Definitions for herbɜrb; esp. Brit. hɜrb
This page provides all possible meanings and translations of the word herb
herb, herbaceous plant(noun)
a plant lacking a permanent woody stem; many are flowering garden plants or potherbs; some having medicinal properties; some are pests
aromatic potherb used in cookery for its savory qualities
Any green, leafy plant, or parts thereof, used to flavor or season food.
Plant whose roots, leaves or seeds, etc. are used in medicine.
A plant whose stem is not woody and does not persist beyond each growing season
A short form of the male given name Herbert.
Origin: Ultimately from herba.
a plant whose stem does not become woody and permanent, but dies, at least down to the ground, after flowering
Origin: [OE. herbe, erbe, OF. herbe, erbe, F. herbe, L. herba; perh. akin to Gr. forbh` food, pasture, fe`rbein to feed.]
In general use, herbs are any plants used for flavoring, food, medicine, or perfume. Culinary use typically distinguishes herbs as referring to the leafy green parts of a plant, from a "spice", a product from another part of the plant, including seeds, berries, bark, roots and fruits. In American botanical English the term "herb" is also used as an abbreviation of "herbaceous plant". This usage is rarely found in British English. Herbs have a variety of uses including culinary, medicinal, and in some cases spiritual usage. General usage of the term "herb" differs between culinary herbs and medicinal herbs. In medicinal or spiritual use any of the parts of the plant might be considered "herbs", including leaves, roots, flowers, seeds, resin, root bark, inner bark, berries and sometimes the pericarp or other portions of the plant. The word "herb" is pronounced by many U.S. speakers, or by other U.S. speakers and all other English speakers.
Chambers 20th Century Dictionary
hėrb, n. a plant the stem of which dies every year, as distinguished from a tree or shrub which has a permanent stem.—adj. Herbā′ceous, pertaining to, or of the nature of, herbs: (bot.) having a soft stem that dies to the root annually.—n. Herbage (hėrb′āj, or ėrb′āj), green food for cattle: pasture: herbs collectively.—adjs. Herb′aged, covered with grass; Herb′al, pertaining to herbs.—n. a book containing descriptions of plants with medicinal properties, orig. of all plants.—ns. Herb′alist, one who makes collections of herbs or plants: one skilled in plants; Herb′ar (Spens.), an herb; Herbā′rian, a herbalist; Herbā′rium, a classified collection of preserved herbs or plants:—pl. Herbā′riums, Herbā′ria; Herb′ary, a garden of herbs; Herb′-benn′et (see Avens).—adjs. Herbes′cent, growing into herbs, becoming herbaceous; Herbif′erous, bearing herbs.—n. Herb′ist, a herbalist.—n.pl. Herbiv′ora, a name loosely applied to hoofed quadrupeds.—n.sing. Herb′ivore.—adjs. Herbiv′orous, eating or living on herbaceous plants; Herb′less.—ns. Herb′let (Shak.), a small herb; Herb′-of-grace′, or -repent′ance, the common rue, the vervain; Herborisā′tion, the seeking for plants: (min.) the figure of plants.—v.i. Herb′orise, to search for plants: to botanise.—v.t. to form plant-like figures in, as in minerals.—n. Herb′orist, a herbalist.—adjs. Herb′ous, Herb′ose, abounding with herbs.—ns. Herb′-Par′is, Paris quadrifolia, related to wake-robin; Herb′-Pē′ter, the cowslip or primrose; Herb′-Rob′ert, a common kind of geranium; Herb′-trin′ity, the pansy.—adj. Herb′y, of or pertaining to herbs. [Fr. herbe—L. herba, akin to Gr. phorbē, pasture—pherbein, to feed.]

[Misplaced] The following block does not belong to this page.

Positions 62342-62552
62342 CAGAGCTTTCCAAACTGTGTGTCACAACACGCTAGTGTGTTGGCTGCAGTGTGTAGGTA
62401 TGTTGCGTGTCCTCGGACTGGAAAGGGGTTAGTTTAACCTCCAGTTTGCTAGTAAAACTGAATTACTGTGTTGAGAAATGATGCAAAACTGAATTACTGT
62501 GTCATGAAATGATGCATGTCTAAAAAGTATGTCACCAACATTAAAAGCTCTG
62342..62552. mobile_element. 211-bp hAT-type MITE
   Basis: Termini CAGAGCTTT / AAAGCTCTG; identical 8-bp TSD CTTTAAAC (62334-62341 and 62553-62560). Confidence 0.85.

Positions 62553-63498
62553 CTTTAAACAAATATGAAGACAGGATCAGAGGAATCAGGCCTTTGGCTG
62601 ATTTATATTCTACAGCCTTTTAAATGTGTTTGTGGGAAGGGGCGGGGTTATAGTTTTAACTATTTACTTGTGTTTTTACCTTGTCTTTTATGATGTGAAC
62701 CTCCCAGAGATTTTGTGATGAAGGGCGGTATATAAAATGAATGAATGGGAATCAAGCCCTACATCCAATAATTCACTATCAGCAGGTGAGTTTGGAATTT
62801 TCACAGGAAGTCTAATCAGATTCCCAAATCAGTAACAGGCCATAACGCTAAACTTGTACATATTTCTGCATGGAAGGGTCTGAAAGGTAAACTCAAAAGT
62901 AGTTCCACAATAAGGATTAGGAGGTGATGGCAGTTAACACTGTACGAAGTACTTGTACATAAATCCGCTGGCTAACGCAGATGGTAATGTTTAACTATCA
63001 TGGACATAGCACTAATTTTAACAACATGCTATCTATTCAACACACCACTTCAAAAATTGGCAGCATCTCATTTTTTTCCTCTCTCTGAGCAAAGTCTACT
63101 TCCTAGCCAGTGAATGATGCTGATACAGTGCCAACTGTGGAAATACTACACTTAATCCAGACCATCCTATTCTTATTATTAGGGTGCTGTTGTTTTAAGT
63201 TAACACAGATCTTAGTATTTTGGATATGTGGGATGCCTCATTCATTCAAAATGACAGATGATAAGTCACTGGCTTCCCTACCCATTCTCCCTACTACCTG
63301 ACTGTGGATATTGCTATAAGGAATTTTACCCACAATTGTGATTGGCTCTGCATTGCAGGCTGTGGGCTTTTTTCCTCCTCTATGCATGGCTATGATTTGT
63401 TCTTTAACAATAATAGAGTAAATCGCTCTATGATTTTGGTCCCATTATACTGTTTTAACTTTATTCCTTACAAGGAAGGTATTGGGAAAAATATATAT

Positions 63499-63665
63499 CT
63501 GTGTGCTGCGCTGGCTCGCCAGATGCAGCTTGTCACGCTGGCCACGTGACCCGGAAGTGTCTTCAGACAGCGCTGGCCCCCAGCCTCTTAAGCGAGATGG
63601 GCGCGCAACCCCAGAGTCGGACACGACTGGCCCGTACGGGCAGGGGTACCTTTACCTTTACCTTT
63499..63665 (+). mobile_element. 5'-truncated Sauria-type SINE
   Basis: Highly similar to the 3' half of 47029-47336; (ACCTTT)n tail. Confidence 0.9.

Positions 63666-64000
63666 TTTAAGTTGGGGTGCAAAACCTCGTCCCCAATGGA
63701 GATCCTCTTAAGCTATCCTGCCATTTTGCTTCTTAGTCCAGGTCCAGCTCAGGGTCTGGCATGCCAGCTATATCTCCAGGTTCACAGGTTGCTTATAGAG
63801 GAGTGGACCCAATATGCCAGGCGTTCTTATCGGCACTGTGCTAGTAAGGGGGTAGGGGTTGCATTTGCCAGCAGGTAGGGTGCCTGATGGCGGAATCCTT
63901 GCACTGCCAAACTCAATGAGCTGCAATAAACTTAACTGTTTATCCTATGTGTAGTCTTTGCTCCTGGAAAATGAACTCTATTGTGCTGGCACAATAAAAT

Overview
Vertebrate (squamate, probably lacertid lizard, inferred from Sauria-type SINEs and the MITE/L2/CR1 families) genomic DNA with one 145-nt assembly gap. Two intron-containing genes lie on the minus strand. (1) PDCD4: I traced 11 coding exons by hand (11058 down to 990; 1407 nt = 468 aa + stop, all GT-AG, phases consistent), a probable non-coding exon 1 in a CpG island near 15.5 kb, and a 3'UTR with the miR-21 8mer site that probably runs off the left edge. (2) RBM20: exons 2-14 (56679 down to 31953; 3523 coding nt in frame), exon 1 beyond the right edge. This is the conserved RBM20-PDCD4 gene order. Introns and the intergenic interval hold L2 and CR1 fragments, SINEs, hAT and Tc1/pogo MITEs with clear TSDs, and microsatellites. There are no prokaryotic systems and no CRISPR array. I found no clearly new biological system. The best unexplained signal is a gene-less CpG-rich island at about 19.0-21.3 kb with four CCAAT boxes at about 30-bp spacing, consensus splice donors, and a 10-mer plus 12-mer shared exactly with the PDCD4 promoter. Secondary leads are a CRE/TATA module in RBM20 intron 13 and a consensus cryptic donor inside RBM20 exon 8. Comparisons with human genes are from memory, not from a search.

British National Corpus
Rank popularity for the word 'herb' in Nouns Frequency: #2634
The numerical value of herb in Chaldean Numerology is: 5
The numerical value of herb in Pythagorean Numerology is: 6
Sample Sentences & Example Usage
Every herb we use in our ice creams has been used for aromatherapy or herbal therapy, and they all have health benefits.
Tea at night is great, it’s relaxing, but you want to go for decaffeinated tea, or an herbal tea, which is naturally decaffeinated. Chamomile is also great, because it’s naturally a ‘sleepy-time’ herb.
In the summer there is arrowgrass, which tastes of coriander, all year round we find scurvy grass, which is what the Vikings used to bring around Europe as a medicinal herb. We also call it wasabi wort because of its intensity, just like horseradish.
However mean your life is, meet it and live it do not shun it and call it hard names. Cultivate poverty like a garden herb, like sage. Do not trouble yourself much to get new things, whether clothes or friends. Things do not change, we change. Sell your clothes and keep your thoughts.
However mean your life is, meet it and live it: do not shun it and call it hard names. Cultivate poverty like a garden herb, like sage. Do not trouble yourself much to get new things, whether clothes or friends. Things do not change, we change. Sell your clothes and keep your thoughts. God will see that you do want society.
Images & Illustrations of herb
Translations for herb
From our Multilingual Translation Dictionary
- herbaCatalan, Valencian
- Kraut, HeilkrautGerman
- χόρτο, μυρωδικό, βότανοGreek
- اسپرم, گیاه دارویی, گیاهPersian
- yrtti, ruohoFinnish
- herbe, herbes, plante médicinaleFrench
- luibh, lusScottish Gaelic
- gyógynövény, gyógyfűHungarian
- herbo, herboroIdo
- erba medicinale, erba, odori, erba aromaticaItalian
- 薬草, 香草, ハーブJapanese
- 향초, 약초, 藥草, 香草Korean
- ओषधी, तृणादि, हरितक, शाक, वनस्पतिMarathi
- urt, gressNorwegian
- erva, [[erva]] [[medicinal]]Portuguese
- трава, растение, травкаRussian
- tráva, тра́ваSerbo-Croatian
- zelišče, začimbaSlovene
- ört, gräsSwedish
- cỏ, cây thảoVietnamese
- sanakeb, kebVolapük
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